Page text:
As you find yourself back at work after your summer break, it’s time to think about reviewing your 2019 Oracle Eloqua campaign performance, planning for 2020 & to look at ways to automate more with Oracle Eloqua.
Let your data reveal some magic
Eloqua users have access to a huge amount of analytical data to help review campaign performance. Eloqua Insight and Eloqua Dashboards, used well, can help you identify high performing campaigns and those campaigns that require a little optimising.
Configuring your Eloqua Dashboards
We covered this topic in the November 2019 Eloqua User Group. Given the number of questions we received following the webinar, we’ll revisit this topic in January.
We’ll show you how to configure your Eloqua Dashboards so you can review campaign data based on parameters that make sense to your business.
Why cover Apps?
You have hundreds of Apps to help you get more from Eloqua. We’ll focus on a few apps that help save time, cleanse data and help you automate more.
Eloqua Release 20A – Due mid-February 2020
At the time of this blog being posted, details were not available for Eloqua Release 20A. We hope to have specifics available in time for the 28th January webinar.
Register for the Eloqua User Group today.
What’s on the agenda for January?
- Campaign performance & analysis using Insight & Dashboards
- Exploring Eloqua Apps to help save time
- Time-saving techniques, more automation
- Oracle Marketing Cloud Eloqua Updates & 20A Release information.
Date: Tuesday 28 January 2020
Time: 11:00am – 12:00pm AEDT
Take a moment to read through some of these marketing & strategy related articles.
From Future Crunch
We first met Future Crunch at an Oracle event a few years ago in Sydney. You have to subscribe to their newsletter, it makes for an uplifting read. Enjoy their article below, how many of these stories did you see on the news in 2019?
Two books that stood out for me in 2019
I came across these two books in 2019. I met Julian Guthrie in Las Vegas at an Oracle event. Alpha Girls is an essential read for anyone in business looking to build an inclusive work environment.
Martin Ford’s book is timely for all of us working with marketing technology. When I saw it on a CEO’s reading list, I thought I should probably also take a look. It was a worthwhile investment of my time.
About Alpha Girls.
Silicon Valley has long been at the forefront of innovation, but it is renowned for its archaic sexist culture. ALPHA GIRLS is the inspiring story of how a group of talented women have achieved success in a tech world run by ‘bro-grammers’ through sheer grit and determination.
‘ALPHA GIRLS will be a story to make you laugh and cry. It will inspire and infuriate you. It will be a must-read for women of all ages.’
– Arianna Huffington
For all its trailblazing, world-shaping innovation, Silicon Valley has long been a mysterious, male-dominated world and, at its worst, a toxic environment in which to be a woman. Recent exposes have revealed sexist ‘bro-cultures’ at top tech companies, ranging from sexual harassment lawsuits in which women are routinely excluded from all-male ski trips to the partner at a leading VC firm who, when asked by a reporter whether there were talented females candidates on the job market, replied ‘we’re not prepared to lower our standards.’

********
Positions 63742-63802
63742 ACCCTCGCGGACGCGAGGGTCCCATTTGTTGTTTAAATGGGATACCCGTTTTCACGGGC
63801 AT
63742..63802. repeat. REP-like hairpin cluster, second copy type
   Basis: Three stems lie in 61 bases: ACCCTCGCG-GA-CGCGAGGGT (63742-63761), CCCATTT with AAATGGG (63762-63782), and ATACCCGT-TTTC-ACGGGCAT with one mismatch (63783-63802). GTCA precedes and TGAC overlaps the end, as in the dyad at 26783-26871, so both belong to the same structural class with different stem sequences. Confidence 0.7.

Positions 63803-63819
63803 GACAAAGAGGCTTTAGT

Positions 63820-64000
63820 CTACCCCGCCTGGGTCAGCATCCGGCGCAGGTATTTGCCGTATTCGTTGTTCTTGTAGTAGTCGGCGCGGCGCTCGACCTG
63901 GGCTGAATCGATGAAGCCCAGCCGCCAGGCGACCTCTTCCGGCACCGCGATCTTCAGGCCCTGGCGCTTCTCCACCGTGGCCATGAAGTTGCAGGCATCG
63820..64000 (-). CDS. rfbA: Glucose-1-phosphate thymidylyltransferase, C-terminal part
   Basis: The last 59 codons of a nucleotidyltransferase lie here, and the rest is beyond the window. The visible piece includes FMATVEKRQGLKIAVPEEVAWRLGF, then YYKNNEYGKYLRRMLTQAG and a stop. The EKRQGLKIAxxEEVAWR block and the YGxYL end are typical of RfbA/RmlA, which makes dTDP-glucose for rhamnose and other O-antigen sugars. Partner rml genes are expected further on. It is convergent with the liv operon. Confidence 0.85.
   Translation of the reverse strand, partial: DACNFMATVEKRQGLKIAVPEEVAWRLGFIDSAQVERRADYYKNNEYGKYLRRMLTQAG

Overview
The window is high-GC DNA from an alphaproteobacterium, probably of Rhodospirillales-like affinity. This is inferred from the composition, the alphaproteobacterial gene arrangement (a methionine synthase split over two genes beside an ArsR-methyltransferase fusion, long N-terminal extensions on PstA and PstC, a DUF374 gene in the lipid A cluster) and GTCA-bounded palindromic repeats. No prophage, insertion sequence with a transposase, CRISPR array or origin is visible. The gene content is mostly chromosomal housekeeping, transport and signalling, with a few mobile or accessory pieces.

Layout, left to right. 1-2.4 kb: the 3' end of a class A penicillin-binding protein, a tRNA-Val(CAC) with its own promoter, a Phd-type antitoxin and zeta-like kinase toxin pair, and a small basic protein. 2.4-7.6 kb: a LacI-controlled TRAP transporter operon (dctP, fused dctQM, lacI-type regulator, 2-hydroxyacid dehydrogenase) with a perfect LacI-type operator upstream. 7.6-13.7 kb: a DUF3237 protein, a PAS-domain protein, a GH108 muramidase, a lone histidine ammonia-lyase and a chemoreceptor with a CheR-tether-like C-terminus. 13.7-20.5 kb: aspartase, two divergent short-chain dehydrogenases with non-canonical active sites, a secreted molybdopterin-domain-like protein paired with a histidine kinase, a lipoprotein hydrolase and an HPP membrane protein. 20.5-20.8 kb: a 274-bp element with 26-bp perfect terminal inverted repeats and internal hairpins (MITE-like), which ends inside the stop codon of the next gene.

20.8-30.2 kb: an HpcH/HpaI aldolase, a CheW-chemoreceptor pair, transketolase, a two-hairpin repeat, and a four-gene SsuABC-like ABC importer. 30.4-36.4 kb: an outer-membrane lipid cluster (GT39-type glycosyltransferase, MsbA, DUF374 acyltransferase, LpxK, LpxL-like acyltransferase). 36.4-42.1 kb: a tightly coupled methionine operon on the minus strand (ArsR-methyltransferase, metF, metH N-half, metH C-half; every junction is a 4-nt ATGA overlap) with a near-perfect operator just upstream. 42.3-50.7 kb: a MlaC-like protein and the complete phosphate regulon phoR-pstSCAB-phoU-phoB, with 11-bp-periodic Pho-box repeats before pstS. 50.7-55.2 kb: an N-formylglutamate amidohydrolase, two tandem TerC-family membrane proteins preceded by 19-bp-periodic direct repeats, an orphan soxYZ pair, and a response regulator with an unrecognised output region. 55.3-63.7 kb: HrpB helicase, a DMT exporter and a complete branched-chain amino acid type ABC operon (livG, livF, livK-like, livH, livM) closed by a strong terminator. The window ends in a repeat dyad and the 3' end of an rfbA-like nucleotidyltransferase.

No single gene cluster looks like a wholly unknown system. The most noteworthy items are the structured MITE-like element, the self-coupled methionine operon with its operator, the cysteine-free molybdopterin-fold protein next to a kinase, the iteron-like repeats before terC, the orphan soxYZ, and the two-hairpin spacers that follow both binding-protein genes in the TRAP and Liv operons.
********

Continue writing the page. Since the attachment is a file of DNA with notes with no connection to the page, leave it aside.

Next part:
How is it possible that a community with such forward-looking technology, could take such a backward approach to gender relations?
About Architects of Intelligence.
Architects of Intelligence contains a series of in-depth, one-to-one interviews where New York Times bestselling author, Martin Ford, uncovers the truth behind these questions from some of the brightest minds in the Artificial Intelligence community.
Martin has wide-ranging conversations with twenty-three of the world’s foremost researchers and entrepreneurs working in AI and robotics: Demis Hassabis (DeepMind), Ray Kurzweil (Google), Geoffrey Hinton (Univ. of Toronto and Google), Rodney Brooks (Rethink Robotics), Yann LeCun (FaceBook) , Fei-Fei Li (Stanford and Google), Yoshua Bengio (Univ. of Montreal), Andrew Ng (AI Fund), Daphne Koller (Stanford), Stuart Russell (UC Berkeley), Nick Bostrom (Univ. of Oxford), Barbara Grosz (Harvard), David Ferrucci (Elemental Cognition), James Manyika (McKinsey), Judea Pearl (UCLA), Josh Tenenbaum (MIT), Rana el Kaliouby (Affectiva), Daniela Rus (MIT), Jeff Dean (Google), Cynthia Breazeal (MIT), Oren Etzioni (Allen Institute for AI), Gary Marcus (NYU), and Bryan Johnson (Kernel).
Martin Ford is a prominent futurist, and author of Financial Times Business Book of the Year, Rise of the Robots. He speaks at conferences and companies around the world on what AI and automation might mean for the future.